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Chico State's independent student newspaper

The Orion

Chico State's independent student newspaper

The Orion

Chico State's independent student newspaper

The Orion

Fallen tree destroys Gus Manolis Bridge

A large sycamore fell and destroyed the Gus Manolis Bridge adjacent to Holt Hall. Photo credit: David Mcvicker

A tree along the Big Chico Creek fell and destroyed a bridge Thursday.

A large sycamore along the bank of the Big Chico creek fell striking the Gus Manolis Bridge after a downpour of rain and wind Wednesday night. No one was injured in the fall.

The bridge, located right behind Selvester’s Café-by-the-Creek and one of nine of the campus, was blocked from access Thursday as a team of Facilities Management inspected the damage.

The more than 100-foot-tall sycamore had been rotting from the inside a number of years, according to an employee of Richards Tree Service, who is contracted by FMS to inspect and remove dangerous foliage.

It is still not clear of the exact cause of the rot, however Mike Alonzo, supervisor of grounds and landscape services, said it had no connection to the cause of the fall August 2013 that killed Chico State student Pa Houa Lor.

Because there are thousands of trees on campus, it is difficult to inspect all of the trees on a regular basis, said Alonzo.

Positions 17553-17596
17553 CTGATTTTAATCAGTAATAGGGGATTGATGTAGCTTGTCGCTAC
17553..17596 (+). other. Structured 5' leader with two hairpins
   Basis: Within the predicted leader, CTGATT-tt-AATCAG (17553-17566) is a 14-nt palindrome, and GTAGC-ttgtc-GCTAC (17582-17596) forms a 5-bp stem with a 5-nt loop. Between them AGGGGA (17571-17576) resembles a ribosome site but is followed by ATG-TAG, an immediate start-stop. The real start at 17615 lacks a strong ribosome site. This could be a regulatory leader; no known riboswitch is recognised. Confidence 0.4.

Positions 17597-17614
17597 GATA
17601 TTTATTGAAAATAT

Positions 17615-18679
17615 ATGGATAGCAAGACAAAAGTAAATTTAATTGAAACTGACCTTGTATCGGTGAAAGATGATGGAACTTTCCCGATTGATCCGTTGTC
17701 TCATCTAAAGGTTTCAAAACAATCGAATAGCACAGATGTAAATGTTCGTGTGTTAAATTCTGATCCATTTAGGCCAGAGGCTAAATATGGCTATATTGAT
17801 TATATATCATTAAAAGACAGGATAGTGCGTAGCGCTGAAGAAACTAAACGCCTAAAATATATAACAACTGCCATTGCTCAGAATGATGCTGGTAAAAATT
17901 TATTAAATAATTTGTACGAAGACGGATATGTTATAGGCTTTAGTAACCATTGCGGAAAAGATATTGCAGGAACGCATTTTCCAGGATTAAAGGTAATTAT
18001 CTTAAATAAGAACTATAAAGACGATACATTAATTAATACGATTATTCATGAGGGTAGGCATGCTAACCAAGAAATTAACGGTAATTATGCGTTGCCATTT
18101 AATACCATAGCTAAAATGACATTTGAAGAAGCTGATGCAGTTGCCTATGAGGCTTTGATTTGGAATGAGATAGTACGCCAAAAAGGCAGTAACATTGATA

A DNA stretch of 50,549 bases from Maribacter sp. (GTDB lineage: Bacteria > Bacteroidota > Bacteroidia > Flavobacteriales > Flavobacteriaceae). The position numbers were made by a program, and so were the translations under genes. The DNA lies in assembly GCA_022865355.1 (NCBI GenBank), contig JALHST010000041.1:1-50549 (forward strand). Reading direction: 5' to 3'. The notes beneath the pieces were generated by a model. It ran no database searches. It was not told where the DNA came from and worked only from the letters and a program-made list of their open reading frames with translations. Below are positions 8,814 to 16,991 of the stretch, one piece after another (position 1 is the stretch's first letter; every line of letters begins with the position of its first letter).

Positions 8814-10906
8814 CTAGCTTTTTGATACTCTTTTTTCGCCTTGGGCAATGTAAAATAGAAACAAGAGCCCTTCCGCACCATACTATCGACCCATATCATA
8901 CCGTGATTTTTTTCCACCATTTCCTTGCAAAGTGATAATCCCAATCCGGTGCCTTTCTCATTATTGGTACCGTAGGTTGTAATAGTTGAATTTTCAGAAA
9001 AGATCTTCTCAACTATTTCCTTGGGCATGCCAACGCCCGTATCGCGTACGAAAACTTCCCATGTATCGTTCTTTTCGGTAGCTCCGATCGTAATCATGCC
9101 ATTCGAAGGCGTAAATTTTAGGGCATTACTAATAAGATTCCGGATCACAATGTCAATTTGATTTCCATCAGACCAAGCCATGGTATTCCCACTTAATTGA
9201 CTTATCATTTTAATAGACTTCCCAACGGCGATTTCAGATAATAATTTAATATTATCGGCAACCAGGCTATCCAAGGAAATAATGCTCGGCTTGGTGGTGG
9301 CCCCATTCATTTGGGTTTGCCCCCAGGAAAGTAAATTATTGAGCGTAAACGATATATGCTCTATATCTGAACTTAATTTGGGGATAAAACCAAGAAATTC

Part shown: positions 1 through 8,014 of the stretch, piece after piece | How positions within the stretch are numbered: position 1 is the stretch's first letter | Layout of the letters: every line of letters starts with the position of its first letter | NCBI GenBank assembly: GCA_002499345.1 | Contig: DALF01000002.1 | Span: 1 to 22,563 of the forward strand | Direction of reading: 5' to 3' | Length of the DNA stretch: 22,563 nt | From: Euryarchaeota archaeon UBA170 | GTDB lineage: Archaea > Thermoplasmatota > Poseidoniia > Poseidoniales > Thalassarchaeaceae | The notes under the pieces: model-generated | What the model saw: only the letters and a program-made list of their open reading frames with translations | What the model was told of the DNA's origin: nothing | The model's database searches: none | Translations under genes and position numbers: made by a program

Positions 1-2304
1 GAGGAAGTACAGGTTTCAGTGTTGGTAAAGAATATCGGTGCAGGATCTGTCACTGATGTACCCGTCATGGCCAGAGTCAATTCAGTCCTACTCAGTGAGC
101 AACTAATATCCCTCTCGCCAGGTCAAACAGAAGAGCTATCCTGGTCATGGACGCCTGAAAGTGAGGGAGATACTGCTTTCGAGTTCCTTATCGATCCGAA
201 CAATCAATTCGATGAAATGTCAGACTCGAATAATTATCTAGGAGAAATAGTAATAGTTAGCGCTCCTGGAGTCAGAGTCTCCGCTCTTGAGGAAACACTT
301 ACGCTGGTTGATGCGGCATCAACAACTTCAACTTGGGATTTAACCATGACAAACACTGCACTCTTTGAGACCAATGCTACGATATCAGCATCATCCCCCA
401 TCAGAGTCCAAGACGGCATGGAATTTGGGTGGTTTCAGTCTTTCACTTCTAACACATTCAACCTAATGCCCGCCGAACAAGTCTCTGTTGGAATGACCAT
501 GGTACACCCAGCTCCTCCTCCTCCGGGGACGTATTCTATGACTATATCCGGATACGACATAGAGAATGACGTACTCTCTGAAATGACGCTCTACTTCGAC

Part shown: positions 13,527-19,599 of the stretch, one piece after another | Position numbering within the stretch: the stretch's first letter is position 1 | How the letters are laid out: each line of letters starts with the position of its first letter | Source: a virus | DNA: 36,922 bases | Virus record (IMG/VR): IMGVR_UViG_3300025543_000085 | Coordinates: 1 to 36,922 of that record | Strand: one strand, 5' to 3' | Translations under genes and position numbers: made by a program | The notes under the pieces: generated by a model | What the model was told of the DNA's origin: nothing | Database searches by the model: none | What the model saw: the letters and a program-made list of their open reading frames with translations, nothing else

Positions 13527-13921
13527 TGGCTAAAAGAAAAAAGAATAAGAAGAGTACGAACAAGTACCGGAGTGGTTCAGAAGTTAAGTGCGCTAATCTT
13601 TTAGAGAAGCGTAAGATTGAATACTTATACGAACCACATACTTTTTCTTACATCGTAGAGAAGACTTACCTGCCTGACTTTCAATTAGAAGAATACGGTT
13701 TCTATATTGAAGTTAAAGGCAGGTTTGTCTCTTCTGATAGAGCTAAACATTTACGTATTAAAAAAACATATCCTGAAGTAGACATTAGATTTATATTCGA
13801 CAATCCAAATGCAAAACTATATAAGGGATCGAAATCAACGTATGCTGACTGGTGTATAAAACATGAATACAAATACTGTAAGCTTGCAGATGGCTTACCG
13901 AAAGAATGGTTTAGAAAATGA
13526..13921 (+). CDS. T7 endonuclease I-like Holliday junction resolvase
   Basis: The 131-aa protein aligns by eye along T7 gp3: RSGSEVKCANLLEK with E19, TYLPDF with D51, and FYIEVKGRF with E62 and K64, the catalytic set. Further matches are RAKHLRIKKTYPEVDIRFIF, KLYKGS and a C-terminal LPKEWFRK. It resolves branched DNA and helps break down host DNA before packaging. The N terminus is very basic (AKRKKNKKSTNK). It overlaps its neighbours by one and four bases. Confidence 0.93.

“We really evaluate based on a safety-first basis,” he said. “Areas that are near buildings or people are our first priority. Anywhere people can be injured by falling debris.”

The issue of who is responsible for regular tree maintenance is a contentious one as the City of Chico, the Department of Water Resources and Chico State share jurisdiction of the banks of the Big Chico Creek, according to an FMS employee.

Travis Barnett, maintenance and operations supervisor, said FMS is just trying to keep people away from the bridge for their protection.

“Right now we’re just trying to figure out easements, things like that,” he said. “Our first priority is scene safety first and foremost. As soon as we know more we’ll come in here and figure out how to remove the tree and everything that comes along with that.”

Langford said the campus’ first priority is that of its members.

“We’re very concerned with student and staff safety,” she said. “We regularly inspect the trees with the arborist that we employ. Unfortunately with the big storm there are so many things that are unforeseen, but we’re going to do all we can to understand what happened and continue to make the campus a safe place.”

David McVicker can be reached at [email protected] or @DavidPMcVicker on Twitter

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